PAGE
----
JOURNAL ARTICLE

Stress and amygdala suppression of metaplasticity in the medial prefrontal cortex

Gal Richter-Levin, Mouna Maroun
Cerebral Cortex 2010, 20 (10): 2433-41
20080931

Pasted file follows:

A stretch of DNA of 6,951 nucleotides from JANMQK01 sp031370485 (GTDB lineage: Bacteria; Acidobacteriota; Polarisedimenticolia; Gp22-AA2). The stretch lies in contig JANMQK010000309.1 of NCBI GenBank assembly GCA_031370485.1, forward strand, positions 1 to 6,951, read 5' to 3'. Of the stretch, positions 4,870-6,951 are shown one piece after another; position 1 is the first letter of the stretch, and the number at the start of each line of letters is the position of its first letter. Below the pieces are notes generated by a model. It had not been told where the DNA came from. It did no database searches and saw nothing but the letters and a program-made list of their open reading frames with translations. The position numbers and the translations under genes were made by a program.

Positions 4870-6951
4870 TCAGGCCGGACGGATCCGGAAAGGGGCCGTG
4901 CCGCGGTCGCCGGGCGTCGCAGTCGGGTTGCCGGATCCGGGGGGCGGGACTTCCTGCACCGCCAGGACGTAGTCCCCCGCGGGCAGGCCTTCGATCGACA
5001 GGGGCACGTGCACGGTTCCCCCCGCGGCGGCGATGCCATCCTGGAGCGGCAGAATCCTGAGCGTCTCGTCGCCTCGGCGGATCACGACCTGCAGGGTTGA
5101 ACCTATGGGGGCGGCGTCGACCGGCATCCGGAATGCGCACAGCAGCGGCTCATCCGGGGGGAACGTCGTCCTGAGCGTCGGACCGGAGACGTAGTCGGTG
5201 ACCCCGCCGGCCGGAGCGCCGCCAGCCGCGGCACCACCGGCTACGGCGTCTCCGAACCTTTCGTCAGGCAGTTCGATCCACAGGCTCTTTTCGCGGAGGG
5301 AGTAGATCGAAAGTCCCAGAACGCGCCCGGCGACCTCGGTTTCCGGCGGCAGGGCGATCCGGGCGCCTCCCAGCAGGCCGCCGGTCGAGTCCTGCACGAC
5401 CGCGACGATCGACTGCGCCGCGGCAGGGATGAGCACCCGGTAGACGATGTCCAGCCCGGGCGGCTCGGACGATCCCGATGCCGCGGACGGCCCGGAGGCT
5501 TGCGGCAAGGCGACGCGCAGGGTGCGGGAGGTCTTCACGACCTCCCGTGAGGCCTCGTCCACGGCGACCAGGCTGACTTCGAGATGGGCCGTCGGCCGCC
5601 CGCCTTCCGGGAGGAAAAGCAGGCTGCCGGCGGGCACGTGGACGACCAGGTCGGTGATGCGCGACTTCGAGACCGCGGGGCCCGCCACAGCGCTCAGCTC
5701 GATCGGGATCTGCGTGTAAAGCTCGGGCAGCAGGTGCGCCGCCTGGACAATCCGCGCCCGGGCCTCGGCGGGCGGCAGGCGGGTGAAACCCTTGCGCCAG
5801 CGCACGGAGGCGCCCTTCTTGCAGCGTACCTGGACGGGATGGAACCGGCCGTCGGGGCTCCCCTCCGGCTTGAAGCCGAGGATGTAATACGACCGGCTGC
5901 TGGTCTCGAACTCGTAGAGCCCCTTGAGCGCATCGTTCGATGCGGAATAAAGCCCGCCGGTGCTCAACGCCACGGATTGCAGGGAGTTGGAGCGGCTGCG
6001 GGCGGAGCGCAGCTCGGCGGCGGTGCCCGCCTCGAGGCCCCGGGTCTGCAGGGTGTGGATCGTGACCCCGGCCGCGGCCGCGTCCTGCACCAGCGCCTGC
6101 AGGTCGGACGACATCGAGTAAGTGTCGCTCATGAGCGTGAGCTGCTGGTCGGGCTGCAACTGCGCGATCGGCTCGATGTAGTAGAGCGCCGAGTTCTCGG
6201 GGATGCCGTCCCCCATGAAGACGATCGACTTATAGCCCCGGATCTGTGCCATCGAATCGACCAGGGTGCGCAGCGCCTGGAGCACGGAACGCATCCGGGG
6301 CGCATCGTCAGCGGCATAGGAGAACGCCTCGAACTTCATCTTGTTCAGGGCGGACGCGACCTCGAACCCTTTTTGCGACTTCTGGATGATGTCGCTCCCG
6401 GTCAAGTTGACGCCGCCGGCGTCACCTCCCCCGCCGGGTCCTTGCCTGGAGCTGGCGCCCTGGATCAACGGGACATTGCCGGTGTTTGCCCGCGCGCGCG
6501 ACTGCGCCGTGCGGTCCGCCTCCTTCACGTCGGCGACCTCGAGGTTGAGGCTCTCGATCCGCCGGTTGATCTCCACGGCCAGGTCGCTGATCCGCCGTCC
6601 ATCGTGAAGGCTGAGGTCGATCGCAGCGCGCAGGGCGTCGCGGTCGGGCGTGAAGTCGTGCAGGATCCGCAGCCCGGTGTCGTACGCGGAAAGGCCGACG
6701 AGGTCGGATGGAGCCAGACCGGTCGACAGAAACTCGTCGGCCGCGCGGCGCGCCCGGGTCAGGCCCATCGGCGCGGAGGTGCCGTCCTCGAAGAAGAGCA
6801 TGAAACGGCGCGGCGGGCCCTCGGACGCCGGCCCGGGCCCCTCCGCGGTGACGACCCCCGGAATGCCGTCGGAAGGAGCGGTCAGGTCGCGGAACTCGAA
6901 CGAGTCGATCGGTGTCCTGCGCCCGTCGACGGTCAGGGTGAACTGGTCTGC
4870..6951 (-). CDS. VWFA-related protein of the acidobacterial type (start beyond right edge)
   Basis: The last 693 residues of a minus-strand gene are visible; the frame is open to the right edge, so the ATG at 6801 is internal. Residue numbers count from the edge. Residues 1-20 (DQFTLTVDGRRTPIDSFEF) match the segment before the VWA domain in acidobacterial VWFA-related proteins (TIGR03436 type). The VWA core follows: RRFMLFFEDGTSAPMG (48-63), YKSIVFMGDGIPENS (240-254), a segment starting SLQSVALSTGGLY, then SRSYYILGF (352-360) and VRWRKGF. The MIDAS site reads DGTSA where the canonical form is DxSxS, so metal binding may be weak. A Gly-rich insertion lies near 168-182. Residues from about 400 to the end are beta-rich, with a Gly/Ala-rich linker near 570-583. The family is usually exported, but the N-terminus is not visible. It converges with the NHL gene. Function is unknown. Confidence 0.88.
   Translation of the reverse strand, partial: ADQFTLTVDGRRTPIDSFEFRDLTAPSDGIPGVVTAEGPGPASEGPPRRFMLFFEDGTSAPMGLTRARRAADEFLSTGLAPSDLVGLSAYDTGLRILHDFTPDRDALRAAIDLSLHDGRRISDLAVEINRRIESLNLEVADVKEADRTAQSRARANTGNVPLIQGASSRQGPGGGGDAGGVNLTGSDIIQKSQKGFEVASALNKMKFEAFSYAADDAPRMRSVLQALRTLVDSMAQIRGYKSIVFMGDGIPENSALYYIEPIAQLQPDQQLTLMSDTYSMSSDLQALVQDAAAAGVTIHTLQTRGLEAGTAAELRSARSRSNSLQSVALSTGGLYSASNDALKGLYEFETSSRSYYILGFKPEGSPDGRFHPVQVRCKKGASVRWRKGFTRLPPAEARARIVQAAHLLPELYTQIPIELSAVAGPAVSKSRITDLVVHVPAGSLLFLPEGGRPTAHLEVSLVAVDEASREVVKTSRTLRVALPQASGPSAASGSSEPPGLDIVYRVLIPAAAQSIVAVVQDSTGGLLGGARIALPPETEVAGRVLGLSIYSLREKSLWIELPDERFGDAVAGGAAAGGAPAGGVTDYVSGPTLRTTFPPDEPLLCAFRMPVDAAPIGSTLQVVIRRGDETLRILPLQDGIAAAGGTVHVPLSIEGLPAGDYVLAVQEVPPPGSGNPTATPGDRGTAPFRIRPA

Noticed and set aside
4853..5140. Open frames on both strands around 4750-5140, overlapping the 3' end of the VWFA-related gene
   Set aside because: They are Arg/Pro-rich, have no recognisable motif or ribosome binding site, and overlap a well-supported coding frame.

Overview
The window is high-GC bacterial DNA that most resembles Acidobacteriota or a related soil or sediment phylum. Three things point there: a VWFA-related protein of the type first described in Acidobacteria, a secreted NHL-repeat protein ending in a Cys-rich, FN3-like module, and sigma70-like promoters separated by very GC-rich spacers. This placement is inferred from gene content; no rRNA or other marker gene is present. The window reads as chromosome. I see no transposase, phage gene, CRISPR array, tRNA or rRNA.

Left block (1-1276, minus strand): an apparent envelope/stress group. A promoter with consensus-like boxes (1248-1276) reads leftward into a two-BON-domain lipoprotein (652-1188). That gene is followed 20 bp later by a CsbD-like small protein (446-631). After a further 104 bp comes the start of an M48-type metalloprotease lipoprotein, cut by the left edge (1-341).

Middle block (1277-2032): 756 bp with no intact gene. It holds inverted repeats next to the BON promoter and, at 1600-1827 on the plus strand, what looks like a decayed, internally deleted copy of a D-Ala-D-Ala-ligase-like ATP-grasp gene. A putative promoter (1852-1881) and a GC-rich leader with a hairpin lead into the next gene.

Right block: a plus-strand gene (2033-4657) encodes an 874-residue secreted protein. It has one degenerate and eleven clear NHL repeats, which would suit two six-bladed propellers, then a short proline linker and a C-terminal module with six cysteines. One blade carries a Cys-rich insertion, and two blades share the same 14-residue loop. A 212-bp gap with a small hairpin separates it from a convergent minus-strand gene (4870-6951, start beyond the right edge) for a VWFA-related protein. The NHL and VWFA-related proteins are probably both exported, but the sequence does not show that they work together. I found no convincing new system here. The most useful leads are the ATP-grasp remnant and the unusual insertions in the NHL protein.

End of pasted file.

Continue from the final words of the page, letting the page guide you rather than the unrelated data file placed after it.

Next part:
The term "metaplasticity" refers to the modulation of the ability to induce synaptic plasticity of the form of long-term potentiation (LTP) or long-term depression (LTD) following prior activation of the synapses. While often electrophysiological manipulations are used to demonstrate this phenomenon, prior behavioral manipulations such as exposure to stress were also found to affect the ability to induce LTP and LTD. Interestingly, amygdala stimulation was found to have effects on subsequent LTP induction that resemble those of stress. Here, we report that exposure to stress or basolateral amygdala (BLA) stimulation induces a form of metaplasticity, which prevents the ability of a second episode of stress or BLA activation to suppress LTP in the ventral hippocampus-medial prefrontal cortex (mPFC) pathway. This form of metaplasticity is N-methyl-D-aspartic acid (NMDA)-dependent since the injection of the NMDA partial agonist D-cycloserine prevented the inhibition of LTP induced by prior exposure of stress or BLA activation. Furthermore, blocking NMDA receptors by MK801 before the exposure to stress prevented the ability of the emotional manipulation to inhibit the subsequent modulation of plasticity, resulting in impaired LTP in the mPFC. Taken together, these findings demonstrate a new form of NMDA-dependent emotional metaplasticity in the ventral hippocampus-mPFC pathway.

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